Halliburton (NYSE:HAL), the world’s second largest oil field service provider, has had a few rough quarters due to lower drilling activity and a sluggish US pressure pumping market. However, we believe that the growth prospects remain strong. The firm’s North American operations, which account for about 60% of the Trefis price, are poised to gain from a recovery in natural gas prices, rising US oil production and increasing deepwater exploration in the Gulf of Mexico. The firm’s international business is also likely to benefit from an increasing focus on unconventional plays and mature oil fields.
We have a price estimate of $41 for Halliburton, which is about 25% ahead of the current market price.
North American Operations
- Why We Believe Halliburton Is Worth $40 Per Share
- Halliburton’s 1Q’16 Earnings Plunge As Drilling Activity Remains Low, Particularly In North America
- How Will The Halliburton-Baker Hughes Deal Impact Halliburton’s Credit Capacity?
- How Will The Halliburton-Baker Hughes Deal Failure Impact Halliburton’s Equity Value?
- Revision of Halliburton’s Price Estimate From $42 To $38 Per Share
- Did Halliburton Pay A Higher Price For Baker Hughes’ Acquisition?
Revival In Natural Gas Prices Will Benefit Pumping Business:
Halliburton’s performance in the past few quarters was weighed down by its high exposure to the US pressure pumping market. Low natural gas prices caused a realignment of pumping capacity from gas plays to liquid rich plays, leading to an excess of pumping capacity in the market, resulting in a decline in margins for the firm’s pressure pumping business.
However, a turnaround seems imminent. Over the last few months, natural gas prices have been on the uptick, rising from under $2/million BTU in April to current levels of about $3.4/million BTU. US natural gas demand is expected to rise going forward as many coal-fired power plants are set to be replaced with natural gas.
Growing US Oil Production:
According to the Intentional Energy Association, the United States could become the world’s largest oil producer in the next five years, overtaking Saudi Arabia. A large part of production growth is expected to come from unconventional resources like shale oils and tight oils. (See Also: Halliburton Will Gain As US Poised To Become World’s Largest Oil Producer) Extracting oil from these unconventional resources calls for the use of complex technologies like horizontal drilling and hydraulic fracturing. Halliburton, being a leading player in the US unconventional E&P space, could benefit from the rising US output from shale oil and tight oils.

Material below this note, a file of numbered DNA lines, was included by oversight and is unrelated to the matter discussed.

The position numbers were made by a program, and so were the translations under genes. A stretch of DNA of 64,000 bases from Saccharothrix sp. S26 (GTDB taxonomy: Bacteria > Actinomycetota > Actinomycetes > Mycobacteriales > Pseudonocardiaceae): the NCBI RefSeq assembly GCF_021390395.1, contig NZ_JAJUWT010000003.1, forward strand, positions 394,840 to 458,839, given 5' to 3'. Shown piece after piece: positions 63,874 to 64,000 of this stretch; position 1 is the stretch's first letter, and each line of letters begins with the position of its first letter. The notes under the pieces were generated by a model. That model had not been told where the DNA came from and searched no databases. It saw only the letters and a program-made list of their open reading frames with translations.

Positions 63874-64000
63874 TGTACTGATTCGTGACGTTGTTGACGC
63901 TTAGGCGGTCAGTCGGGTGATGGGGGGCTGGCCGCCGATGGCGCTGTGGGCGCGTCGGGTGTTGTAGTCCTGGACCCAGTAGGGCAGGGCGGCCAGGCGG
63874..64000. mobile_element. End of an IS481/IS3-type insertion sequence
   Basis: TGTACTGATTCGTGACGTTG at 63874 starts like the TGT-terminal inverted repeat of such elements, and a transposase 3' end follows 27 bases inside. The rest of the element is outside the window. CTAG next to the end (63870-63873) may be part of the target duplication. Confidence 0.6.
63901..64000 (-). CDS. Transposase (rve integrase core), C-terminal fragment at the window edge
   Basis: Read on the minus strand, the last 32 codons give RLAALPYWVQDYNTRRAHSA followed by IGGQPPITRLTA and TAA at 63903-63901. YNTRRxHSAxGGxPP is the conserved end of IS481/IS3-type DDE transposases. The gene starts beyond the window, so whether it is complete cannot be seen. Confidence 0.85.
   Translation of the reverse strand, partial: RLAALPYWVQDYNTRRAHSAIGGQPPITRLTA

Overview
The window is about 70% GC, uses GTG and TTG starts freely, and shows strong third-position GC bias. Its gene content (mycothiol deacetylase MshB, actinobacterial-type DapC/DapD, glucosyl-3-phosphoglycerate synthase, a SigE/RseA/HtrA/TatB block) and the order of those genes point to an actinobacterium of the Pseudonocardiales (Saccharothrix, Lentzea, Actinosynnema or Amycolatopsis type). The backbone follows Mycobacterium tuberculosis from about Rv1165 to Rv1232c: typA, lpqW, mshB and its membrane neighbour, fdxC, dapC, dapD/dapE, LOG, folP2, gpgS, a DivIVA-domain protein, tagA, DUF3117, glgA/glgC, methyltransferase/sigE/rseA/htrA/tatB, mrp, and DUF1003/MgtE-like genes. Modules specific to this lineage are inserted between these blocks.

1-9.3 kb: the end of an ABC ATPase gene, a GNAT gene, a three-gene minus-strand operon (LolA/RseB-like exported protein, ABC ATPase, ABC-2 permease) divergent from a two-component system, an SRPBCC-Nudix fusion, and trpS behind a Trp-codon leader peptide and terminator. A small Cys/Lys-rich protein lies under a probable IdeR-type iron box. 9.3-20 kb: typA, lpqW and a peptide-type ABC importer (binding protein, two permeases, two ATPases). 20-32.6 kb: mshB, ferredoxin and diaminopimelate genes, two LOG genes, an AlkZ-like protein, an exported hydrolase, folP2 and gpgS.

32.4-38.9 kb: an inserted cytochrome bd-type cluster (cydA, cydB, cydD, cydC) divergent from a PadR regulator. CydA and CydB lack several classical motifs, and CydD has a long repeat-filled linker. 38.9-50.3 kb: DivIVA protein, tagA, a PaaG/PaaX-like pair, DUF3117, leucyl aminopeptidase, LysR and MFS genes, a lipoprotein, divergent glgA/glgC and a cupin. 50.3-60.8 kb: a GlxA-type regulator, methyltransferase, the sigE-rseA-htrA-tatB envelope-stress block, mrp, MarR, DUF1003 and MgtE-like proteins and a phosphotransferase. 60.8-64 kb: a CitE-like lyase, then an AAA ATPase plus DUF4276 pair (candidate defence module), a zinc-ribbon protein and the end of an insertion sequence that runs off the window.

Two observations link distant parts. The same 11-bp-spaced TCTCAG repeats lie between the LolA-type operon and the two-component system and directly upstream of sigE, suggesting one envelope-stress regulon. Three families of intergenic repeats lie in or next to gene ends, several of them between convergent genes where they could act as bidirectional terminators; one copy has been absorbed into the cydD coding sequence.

Growth In US Gulf Of Mexico:
Higher oil prices are making it feasible for oil firms to explore in deeper waters. This year, the US Gulf of Mexico witnessed the highest number of deepwater drilling permits issued since 2007. Higher offshore and deepwater drilling activity is beneficial to Halliburton since services to deepwater rigs command better rates and also provide scope for the firm to offer integrated solutions to oil and gas companies. However, the region is seeing stricter regulations following the Macondo oil spill, and this could adversely impact margins in the short term as the firm adapts to stricter regulations.
Global Unconventional Plays:
The international market for unconventional plays like shale gas has been severely undercapitalized by large oil field services companies. For instance, Halliburton estimates that countries outside North America hold more than 80% of the world’s shale gas reserves but under 20% of the pressure pumping capacity that is required to extract it. Countries like China have recently conducted auctions for shale gas blocks. Given that most of these countries don’t have the expertise required for developing these reserves, firms like Halliburton could play an instrumental role in providing the requisite technology and services.
Growing Presence In Mature Fields:
Mature wells account for over 70% of global oil production. Halliburton has been investing in expanding its capabilities in this technologically under-served market. The firm recently inked a contract with Petronas to help boost production from mature wells in the Bayan field off the coast of Malaysia. Production enhancement services are generally quite expensive, but are likely to be justified with increasing oil prices.